Feminist TIG Week: Michael Bamberger on The evaluation of 2015-2030 Sustainable Development Goals: a challenge and an opportunity for feminist evaluators and gender researchers

Hello, I’m Michael Bamberger. I have been working on gender issues since I prepared the Venezuela country gender assessment for the First Women’s World Conference in Mexico in 1974. I spent nine years with the Gender and Development Department of the World Bank and have had the good fortune to have consulted and taught gender evaluation with many development agencies around the world.

In September 2015 the UN General Assembly approved the Sustainable Development Goals (SDGs). These 17 goals provide an ambitious set of targets to guide international development through 2030. They replace the eight Millennium Development Goals (MDGs) which were in effect from 2000-2015.

These goals will have a major influence on how international development is approached, financed, and evaluated. It is important for feminists and gender specialists to understand how gender issues are addressed in the SDGs. Below are the goal and subgoals that specifically address gender.

Goal 5: “Achieve gender equality and empower all women and girls”

Subgoals refer to:

  • Elimination of all forms of discrimination
  • Violence against women
  • Harmful practices such as child and/or forced marriage and female genital mutilation
  • Recognition of the value of unpaid work
  • Women’s full participation in leadership in all levels of decision-making
  • Universal access to universal and reproductive healthcare
  • (Under review) Equal rights to economic resources
  • (Under review) Enhance the use of information technology to promote the empowerment of women
  • (Under review) Support for legislation for the promotion of gender equality and the empowerment of all women and girls

Most other goals such as the end of poverty and hunger, ensuring healthy lives and access to education (among others) specifically recognize the need to ensure gender equality within each goal.

The challenge and opportunity for feminist evaluators is that work is now starting on the development of the framework for evaluating the success of the SDGs. The monitoring and evaluation systems of the MDGs were criticized for being too narrowly quantitative, ignoring issues relating to the quality of the services and to equity issues concerning access by the poorest and most vulnerable groups. The M&E systems were also criticized for being decontextualized and applying the same metric to all countries. There is an awareness of these issues and discussions are already underway on how to improve the quality of the data and how it is used for the SDGs. These issues will be a particular challenge for evaluating Goal 5 given the complex political, social, legal, economic, institutional and cultural factors sustaining gender inequalities and the fact that the evaluations must address difficult-to-measure qualitative indicators relating to power relations, self-image and mechanisms of social control (among many other factors).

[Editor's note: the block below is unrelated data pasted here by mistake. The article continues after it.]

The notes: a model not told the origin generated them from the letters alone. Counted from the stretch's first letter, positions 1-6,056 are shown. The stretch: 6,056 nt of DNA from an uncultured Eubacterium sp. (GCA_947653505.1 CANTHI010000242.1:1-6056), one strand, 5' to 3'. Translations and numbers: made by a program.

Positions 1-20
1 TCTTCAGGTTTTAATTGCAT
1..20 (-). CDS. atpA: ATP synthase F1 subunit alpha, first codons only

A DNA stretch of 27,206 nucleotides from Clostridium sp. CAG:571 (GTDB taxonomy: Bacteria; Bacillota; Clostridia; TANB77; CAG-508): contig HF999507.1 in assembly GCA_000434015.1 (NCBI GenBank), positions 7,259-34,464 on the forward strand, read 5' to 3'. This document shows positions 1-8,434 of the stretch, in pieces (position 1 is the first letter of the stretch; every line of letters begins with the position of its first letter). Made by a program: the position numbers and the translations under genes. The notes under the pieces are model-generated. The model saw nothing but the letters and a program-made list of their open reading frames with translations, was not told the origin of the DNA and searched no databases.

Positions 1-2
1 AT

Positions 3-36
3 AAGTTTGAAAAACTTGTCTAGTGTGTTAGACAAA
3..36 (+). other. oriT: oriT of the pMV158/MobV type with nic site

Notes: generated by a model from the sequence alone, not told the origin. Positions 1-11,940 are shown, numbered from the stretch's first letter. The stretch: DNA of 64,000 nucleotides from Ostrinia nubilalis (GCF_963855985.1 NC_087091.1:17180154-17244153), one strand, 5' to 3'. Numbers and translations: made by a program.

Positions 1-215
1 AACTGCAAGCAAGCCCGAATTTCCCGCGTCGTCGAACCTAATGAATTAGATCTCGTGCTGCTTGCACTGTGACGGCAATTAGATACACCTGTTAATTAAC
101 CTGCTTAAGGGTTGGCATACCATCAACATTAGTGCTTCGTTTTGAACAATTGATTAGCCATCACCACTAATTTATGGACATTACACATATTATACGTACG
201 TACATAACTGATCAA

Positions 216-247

Rad Resources:

  • “Transforming our world: The 2030 agenda for sustainable development” (2015). Provides a full list of the goals and sub-goals.
  • “Transform”. The first journal dedicated exclusively to gender responsive evaluation. UN women. Available on-line.

The American Evaluation Association is celebrating Feminist Issues in Evaluation (FIE) TIG Week with our colleagues in the FIE Topical Interest Group. The contributions all this week to aea365 come from our FIE TIG members. Do you have questions, concerns, kudos, or content to extend this aea365 contribution? Please add them in the comments section for this post on the aea365 webpage so that we may enrich our community of practice. Would you like to submit an aea365 Tip? Please send a note of interest to aea365@eval.org. aea365 is sponsored by the American Evaluation Association and provides a Tip-a-Day by and for evaluators.

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